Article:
“The Crowd” - King Vidor (1928)

The Crowd (1928) is not only one of the greatest silent movies, it quite simply stands, in my view, as one of the greatest of all films ever made, period.  Conceived and directed by famous filmmaker King Vidor, the film covers the joys and woes of an ordinary young couple trying to make a go of it in a teaming metropolis full of similar people all seeking to stand out from “the crowd”.  This may sound like a fairly simplistic narrative scheme for a film, and in fact some people, like the early reviewer in Variety found the film boring [1].  And even today, The Crowd does not usually come first to the minds of most people thinking of great silent films.  But Vidor and his production team took this basic idea and fashioned a truly noteworthy work.  And over the years, reviewers who have had a chance to see The Crowd have consistently heaped praise on this masterpiece [2,3,4,5,6,7,8].

Vidor had recently made his famous antiwar hit, The Big Parade (1925), which was concerned with the more spectacular theme of the devastating impact of The Great War (World War 1), the horrors of which still reverberated in the world’s consciousness; and so his producers at MGM Studios were hoping for another blockbuster like that from Vidor.  The outline for The Crowd seemed very tame by comparison, and they were not so enthusiastic about the new project.  But given Vidor’s track record at the box office, they went ahead with it anyway and provided relatively big-budget funding.  And when we watch the film, we can see that the screenplay by King Vidor and John V. A. Weaver, the cinematography (which features some remarkable moving-camera shots) by Henry Sharp, the film editing by Hugh Wynn, along with Vidor’s direction, are all first-rate.

One measure of the breadth and polish of The Crowd's production team is the fact the film is considered to feature both Expressionist and Neorealist elements to it (it is even said that Italian Neorealist master Vittorio de Sica was inspired in his own work by The Crowd)  [2,7,8] – these are two contrasting aesthetic approaches that seem almost at odds with each other.  Neorealism suggests the raw,  objective reality of the street [9,10], while Expressionism “seeks to represent the external world as a reflection of the inner feelings of the author” [11].  Somehow Vidor managed his production to effectively invoke both of these evocative perspectives to great effect at various points along the way.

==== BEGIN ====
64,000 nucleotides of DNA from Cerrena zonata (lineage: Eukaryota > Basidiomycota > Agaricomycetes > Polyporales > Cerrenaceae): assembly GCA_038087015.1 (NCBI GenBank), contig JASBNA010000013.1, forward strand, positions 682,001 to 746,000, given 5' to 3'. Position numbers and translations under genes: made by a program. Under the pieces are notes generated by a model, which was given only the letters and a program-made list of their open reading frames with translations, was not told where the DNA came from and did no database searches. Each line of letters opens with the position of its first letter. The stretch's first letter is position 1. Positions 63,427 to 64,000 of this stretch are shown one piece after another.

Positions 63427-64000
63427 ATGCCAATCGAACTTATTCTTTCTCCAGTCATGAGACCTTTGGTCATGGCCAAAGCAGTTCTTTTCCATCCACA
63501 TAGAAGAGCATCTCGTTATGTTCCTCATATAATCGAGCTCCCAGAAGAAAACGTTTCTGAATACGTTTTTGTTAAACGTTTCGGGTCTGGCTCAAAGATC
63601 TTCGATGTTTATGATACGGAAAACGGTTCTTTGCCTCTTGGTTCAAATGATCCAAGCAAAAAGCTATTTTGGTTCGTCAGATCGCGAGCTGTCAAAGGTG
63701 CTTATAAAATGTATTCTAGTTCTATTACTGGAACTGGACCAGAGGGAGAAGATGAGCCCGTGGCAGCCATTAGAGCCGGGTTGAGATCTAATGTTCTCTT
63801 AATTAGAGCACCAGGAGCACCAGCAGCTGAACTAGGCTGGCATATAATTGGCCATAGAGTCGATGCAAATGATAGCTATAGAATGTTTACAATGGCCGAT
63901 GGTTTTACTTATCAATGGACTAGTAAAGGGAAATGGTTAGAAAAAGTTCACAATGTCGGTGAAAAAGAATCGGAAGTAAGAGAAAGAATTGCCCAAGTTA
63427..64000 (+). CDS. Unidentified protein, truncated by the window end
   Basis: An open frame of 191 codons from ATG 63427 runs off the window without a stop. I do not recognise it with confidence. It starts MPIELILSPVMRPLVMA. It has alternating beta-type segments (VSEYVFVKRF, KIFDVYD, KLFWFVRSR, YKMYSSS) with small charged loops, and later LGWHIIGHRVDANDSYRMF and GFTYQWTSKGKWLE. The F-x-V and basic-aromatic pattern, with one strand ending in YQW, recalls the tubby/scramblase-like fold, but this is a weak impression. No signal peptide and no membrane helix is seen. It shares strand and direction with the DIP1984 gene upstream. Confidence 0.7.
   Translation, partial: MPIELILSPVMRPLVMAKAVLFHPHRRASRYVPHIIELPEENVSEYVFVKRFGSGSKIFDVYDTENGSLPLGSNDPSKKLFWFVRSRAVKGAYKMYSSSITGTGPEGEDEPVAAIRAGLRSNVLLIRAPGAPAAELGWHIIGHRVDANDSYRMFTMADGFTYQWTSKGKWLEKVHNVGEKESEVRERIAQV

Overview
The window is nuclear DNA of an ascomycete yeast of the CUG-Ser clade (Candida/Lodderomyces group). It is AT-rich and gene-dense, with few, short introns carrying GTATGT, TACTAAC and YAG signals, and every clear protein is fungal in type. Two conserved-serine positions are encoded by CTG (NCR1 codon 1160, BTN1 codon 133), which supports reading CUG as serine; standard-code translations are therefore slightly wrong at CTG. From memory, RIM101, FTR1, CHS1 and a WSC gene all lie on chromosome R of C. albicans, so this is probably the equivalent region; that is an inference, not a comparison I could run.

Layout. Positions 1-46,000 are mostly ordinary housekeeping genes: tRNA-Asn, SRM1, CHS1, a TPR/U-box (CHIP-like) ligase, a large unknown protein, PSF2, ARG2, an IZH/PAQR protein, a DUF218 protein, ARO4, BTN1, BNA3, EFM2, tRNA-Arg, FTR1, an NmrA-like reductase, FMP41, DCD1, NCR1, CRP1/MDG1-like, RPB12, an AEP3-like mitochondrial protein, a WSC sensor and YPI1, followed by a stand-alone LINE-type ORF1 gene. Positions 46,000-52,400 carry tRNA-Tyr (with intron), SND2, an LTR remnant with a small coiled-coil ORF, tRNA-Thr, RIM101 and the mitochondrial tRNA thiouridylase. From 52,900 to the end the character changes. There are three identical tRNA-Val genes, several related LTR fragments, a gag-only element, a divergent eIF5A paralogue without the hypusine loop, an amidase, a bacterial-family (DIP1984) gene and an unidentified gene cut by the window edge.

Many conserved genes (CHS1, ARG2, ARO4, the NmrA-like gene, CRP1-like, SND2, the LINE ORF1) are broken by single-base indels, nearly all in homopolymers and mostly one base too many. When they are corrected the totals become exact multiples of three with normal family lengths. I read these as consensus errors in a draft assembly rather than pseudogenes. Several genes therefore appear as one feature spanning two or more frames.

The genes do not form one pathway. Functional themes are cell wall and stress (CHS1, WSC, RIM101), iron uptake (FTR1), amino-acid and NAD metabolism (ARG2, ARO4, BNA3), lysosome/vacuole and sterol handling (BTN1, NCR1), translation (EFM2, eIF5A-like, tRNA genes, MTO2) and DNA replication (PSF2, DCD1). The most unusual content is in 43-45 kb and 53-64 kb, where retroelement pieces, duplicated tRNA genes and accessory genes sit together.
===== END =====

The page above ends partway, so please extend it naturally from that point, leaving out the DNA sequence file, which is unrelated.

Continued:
Mention should also be made of the key acting performances of the dramatis personae in the film.  While most of the secondary performers display the exaggerated countenances and theatrics common to the silent era, the two main actors gave remarkably nuanced performances.   James Murray, a relatively unknown actor, played the role of John Sims, the film’s principal protagonist, and Murray’s sensitive, natural portrayal of that character is a key ingredient to the film’s success.  Murray’s expressive and moving performance in this film should have shot him to stardom, but unfortunately that is not how it played out for him.  Murray’s persistent alcoholism ruined his career and led him downhill to vagrancy.  In 1936 his body was found in the Hudson River, a possible suicide.  

Eleanor Boardman played the part of the female protagonist, Mary Sims, and her performance was also outstanding.  Boardman, who was King Vidor’s wife at the time, was a well-known actress used to playing glamorous roles.  But here in The Crowd she plays an ordinary, plain housewife, and in the process gives the greatest screen performance of her career.  I particularly liked her meaningful looks of anticipation, which subtly conveyed more about her mental state than any dialogue subtitles could do.  

The story of The Crowd, as I mentioned, concerns what happens to an ordinary American couple in pursuit of success.  In fact the male protagonist, who was born on the 4th of July, is an exemplar of one who chases after the “American Dream”.  In this regard, most young American children are told that, however ordinary their circumstances may be, any of them could grow up someday to be U.S. President – like Abraham Lincoln.  So the film resonates particularly with American audiences.  As we follow John Sims’s pursuit of his dream, the film passes through approximately three stages.

1.  Formative Years
When John Sims is born on the 4th of July, 1900 (making him a “Yankee Doodle Dandy” and a symbolic representative of the “American Century”), his father expresses the conviction that his newborn son will amount to something.  And John carries that hope with him throughout his boyhood.  At the age of 21, John goes to seek his fortune in New York City and gets a routine desk job working for an insurance company.  The moving camera shots showing the huge, faceless skyscraper, on one of the floors of which is the insurance company’s vast open-plan office is justly famous for its expressionistic feeling.  It is here that we first see the grownup John Sims (played by James Murray) as one of a countless number of white-collar robots, which evokes, for me, imaginative images of Herman Melville’s story "Bartleby, the Scrivener”.